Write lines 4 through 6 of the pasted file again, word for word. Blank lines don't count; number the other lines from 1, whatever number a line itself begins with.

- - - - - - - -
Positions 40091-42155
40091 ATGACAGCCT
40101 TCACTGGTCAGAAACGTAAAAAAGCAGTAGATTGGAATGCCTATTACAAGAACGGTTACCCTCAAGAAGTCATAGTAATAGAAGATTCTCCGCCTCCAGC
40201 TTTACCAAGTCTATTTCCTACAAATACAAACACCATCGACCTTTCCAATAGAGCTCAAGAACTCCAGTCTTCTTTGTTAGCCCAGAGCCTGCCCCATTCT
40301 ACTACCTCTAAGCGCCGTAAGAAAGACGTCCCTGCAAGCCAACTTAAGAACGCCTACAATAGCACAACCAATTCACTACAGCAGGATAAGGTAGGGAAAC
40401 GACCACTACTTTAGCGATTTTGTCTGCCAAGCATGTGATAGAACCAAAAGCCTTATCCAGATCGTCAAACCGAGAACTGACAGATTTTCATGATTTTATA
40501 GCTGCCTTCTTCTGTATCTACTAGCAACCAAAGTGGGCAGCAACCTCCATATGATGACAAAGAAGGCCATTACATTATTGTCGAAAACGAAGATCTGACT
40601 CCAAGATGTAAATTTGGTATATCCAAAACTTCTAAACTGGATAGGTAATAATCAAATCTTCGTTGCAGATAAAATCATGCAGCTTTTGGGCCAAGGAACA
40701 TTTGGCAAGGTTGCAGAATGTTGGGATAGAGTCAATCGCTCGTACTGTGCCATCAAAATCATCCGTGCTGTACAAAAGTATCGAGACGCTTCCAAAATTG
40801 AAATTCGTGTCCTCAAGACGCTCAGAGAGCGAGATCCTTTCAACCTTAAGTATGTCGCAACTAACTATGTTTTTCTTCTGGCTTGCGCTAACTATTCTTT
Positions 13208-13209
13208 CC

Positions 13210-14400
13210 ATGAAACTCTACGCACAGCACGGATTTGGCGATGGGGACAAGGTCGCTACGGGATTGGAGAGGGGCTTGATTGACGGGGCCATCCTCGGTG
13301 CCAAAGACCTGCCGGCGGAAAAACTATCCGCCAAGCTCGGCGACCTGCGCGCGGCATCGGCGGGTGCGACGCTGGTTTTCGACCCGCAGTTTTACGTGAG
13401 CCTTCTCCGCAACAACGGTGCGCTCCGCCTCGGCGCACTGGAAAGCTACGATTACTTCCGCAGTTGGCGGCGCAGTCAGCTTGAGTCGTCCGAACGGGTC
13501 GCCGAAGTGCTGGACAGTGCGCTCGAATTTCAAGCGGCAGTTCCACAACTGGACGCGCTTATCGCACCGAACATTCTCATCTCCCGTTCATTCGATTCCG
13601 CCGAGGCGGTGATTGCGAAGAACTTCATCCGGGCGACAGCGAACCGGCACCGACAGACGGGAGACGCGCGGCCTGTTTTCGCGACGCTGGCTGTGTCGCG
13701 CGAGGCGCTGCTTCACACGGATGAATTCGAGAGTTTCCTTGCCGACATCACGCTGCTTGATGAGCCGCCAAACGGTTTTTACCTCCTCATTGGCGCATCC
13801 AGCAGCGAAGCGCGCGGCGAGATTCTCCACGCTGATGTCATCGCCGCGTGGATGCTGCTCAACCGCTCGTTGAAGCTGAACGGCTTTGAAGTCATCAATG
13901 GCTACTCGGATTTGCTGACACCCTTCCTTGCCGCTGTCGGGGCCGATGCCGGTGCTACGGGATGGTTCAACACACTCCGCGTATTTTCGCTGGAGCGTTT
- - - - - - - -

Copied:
40201 TTTACCAAGTCTATTTCCTACAAATACAAACACCATCGACCTTTCCAATAGAGCTCAAGAACTCCAGTCTTCTTTGTTAGCCCAGAGCCTGCCCCATTCT
40301 ACTACCTCTAAGCGCCGTAAGAAAGACGTCCCTGCAAGCCAACTTAAGAACGCCTACAATAGCACAACCAATTCACTACAGCAGGATAAGGTAGGGAAAC
40401 GACCACTACTTTAGCGATTTTGTCTGCCAAGCATGTGATAGAACCAAAAGCCTTATCCAGATCGTCAAACCGAGAACTGACAGATTTTCATGATTTTATA